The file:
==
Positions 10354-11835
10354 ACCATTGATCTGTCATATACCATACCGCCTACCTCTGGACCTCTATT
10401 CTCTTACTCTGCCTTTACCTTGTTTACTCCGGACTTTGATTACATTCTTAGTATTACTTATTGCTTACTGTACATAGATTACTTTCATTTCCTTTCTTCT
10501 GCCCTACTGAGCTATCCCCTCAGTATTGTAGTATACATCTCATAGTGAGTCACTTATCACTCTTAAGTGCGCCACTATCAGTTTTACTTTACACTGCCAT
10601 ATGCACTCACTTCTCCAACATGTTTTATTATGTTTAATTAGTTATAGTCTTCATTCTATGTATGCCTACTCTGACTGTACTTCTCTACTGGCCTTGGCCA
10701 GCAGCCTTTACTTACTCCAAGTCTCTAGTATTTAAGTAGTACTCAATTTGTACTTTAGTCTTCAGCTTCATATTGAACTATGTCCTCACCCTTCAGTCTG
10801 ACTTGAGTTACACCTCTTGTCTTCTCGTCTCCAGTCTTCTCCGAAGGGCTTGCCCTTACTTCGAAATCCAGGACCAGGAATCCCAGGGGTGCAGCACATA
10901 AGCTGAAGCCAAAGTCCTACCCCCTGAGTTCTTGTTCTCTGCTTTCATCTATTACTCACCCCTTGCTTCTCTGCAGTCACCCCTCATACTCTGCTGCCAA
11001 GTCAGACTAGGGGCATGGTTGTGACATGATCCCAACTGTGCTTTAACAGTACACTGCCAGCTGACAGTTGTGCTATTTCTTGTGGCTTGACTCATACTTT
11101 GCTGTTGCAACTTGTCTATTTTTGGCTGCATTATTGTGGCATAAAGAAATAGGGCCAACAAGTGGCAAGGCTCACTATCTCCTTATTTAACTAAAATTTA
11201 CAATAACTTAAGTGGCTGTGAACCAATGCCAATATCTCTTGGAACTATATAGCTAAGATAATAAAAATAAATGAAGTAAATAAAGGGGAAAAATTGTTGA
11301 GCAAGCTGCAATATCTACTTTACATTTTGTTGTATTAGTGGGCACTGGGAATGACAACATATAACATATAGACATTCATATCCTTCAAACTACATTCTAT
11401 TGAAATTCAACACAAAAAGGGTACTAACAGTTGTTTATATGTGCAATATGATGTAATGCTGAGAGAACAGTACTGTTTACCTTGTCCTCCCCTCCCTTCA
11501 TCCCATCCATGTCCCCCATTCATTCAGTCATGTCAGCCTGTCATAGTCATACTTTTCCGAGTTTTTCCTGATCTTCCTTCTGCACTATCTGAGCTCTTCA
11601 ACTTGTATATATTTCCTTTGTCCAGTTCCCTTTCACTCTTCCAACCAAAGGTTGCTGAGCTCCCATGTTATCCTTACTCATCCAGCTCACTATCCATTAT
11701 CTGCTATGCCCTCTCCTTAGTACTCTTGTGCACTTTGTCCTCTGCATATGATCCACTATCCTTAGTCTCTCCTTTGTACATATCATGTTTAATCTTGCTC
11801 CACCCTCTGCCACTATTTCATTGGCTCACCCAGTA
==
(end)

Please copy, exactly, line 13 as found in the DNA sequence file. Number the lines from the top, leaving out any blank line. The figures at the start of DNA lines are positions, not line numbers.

11401 TGAAATTCAACACAAAAAGGGTACTAACAGTTGTTTATATGTGCAATATGATGTAATGCTGAGAGAACAGTACTGTTTACCTTGTCCTCCCCTCCCTTCA